Why do we need such intermediate vessel as fairness pitcher? In order not to overbrew the tea (you pour the tea out of the pot quickly and confidently) and to make sure every cup will get the tea infusion of the same density. Some teapots have a slow drain, and tea is brewed quickly - the pitcher equalizes the strength of the brew. That is why this piece of teaware in China is called Gōngdào bēi 公道杯 , which means “the cup of fairness” or more often nowadays “fairness pitcher”. It can also be named as cháhǎi 茶海 - literally translated as “sea of tea”.

Step 3. Rinse the pitcher and the cups.

Now pour this infusion into cups and after a minute pour out into any bowl for the tea waste. Do not drink it, it is a sanitary infusion. By this step, we washed and warmed up the pitcher and the cups.

Why do we need to warm up the pitcher and the cups? It is believed that cold teaware takes away part of the aroma of infusion. In addition, we wash the utensils from the traces of raw water. At the tea ceremony, it is not customary to save water, it should flow freely and easily.

Step 4. Make your tea.

Fill the pot with hot water, entirely up to the lid. Using thermos is very convenient here to keep water hot all the ceremony long. In 15-20 seconds carefully drain the infusion into the pitcher (chahai).

For brewing oolong water temperature should be 85-90°С

Thermos helps you to keep temperature the same all the way long.

Brewing tea gong fu style (steeping tea multiple times) implies a high concentration of tea leaves in a pot and a relatively fast draining. Therefore, it is important to care about the steeping time. If tea is strongly overexposed at the beginning or the middle of the session, then all the subsequent brews will become tasteless - the infusion will lose density, bitterness and tartness will appear.

To catch the sensation of the right brewing time, you can use three breaths technique (steep as long as you slowly inhale and exhale for 3 times). By the way, this rule will help you relax and concentrate on the process. So your tea ceremony will gain depth and become a real meditation.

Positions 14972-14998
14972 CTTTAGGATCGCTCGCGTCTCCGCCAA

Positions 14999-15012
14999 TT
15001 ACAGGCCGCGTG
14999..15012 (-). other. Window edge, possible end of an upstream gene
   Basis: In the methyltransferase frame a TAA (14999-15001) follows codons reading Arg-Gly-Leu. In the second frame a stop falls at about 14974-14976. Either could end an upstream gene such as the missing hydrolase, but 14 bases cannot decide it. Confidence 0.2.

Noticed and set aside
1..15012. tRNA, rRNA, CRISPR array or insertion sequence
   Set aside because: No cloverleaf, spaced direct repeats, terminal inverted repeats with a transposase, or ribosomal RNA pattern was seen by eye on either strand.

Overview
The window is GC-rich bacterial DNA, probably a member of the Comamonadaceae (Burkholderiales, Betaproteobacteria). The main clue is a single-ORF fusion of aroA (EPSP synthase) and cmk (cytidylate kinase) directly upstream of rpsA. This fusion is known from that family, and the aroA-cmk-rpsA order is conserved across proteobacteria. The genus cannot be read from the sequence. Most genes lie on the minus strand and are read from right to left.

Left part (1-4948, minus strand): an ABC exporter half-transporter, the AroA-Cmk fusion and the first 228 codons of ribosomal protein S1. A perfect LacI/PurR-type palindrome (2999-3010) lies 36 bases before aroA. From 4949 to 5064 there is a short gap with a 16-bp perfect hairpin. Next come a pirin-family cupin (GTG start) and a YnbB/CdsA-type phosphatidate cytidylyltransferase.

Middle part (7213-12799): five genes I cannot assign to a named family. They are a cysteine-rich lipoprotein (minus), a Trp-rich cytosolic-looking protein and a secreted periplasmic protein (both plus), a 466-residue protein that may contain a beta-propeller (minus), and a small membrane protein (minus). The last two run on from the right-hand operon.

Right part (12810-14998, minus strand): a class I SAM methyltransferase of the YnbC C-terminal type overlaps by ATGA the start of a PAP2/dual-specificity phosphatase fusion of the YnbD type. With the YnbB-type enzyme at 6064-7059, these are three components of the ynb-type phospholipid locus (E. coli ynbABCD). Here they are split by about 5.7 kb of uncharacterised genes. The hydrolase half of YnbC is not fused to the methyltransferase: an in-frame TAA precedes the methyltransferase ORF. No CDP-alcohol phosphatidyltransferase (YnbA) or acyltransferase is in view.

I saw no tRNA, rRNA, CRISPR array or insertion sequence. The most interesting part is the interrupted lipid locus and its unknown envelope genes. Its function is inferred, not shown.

Step 5. Serve and enjoy.

Pour the oolong into the cups and share with friends. The tea is ready. Drink without diluting it with water.

We recommend waiting a bit until it cools down to about 50°C. Oolong is especially good when you don't have to burn lips - then all its taste and aroma is available for perception. While drinking tea try to exhale lightly through your nose. Listen to the sensations in the nasopharynx. You will be pleasantly surprised.

Oolong tea brewed

Wait a bit until your tea slightly cools down. Oolong is especially good when you don't have to burn lips.

Repeat Steps 4-5 at least seven times. Good oolongs surely withstand 7-10 steepings. Keep in mind that the taste of tea is really revealed only by the third brew. Exposure time can be gradually increased up to a minute for the latest cycles.

If you started brewing Oolong, then finish it up to the end - do not interrupt the process of tea drinking for a long time. If the teapot and the warmed-up leaves inside cool down, you lose a good half of the oolong taste and the tea could start to taste bitter. Do not leave oolong for the next day and never brew yesterday’s tea.

Some clarifications.

In many online sources you can find recommendations for brewing temperature and time. Most often, it says 90-100 degrees and 1-2 minutes. These are for the European (Western) style of brewing. In this case, you need to take 2-3 grams of tea leaves per 200-250 ml of water. But we would recommend you drinking the Oolong in the Chinese manner, as described above. The taste of tea varies from steeping to steeping, these changes are interesting to trace and observe. By slightly changing the brewing parameters (water temperature, steeping time), you can achieve a more accurate and suitable taste.

Steeped oolong tea in shiboridashi teapot

Enjoy your tea.

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Tags: oolong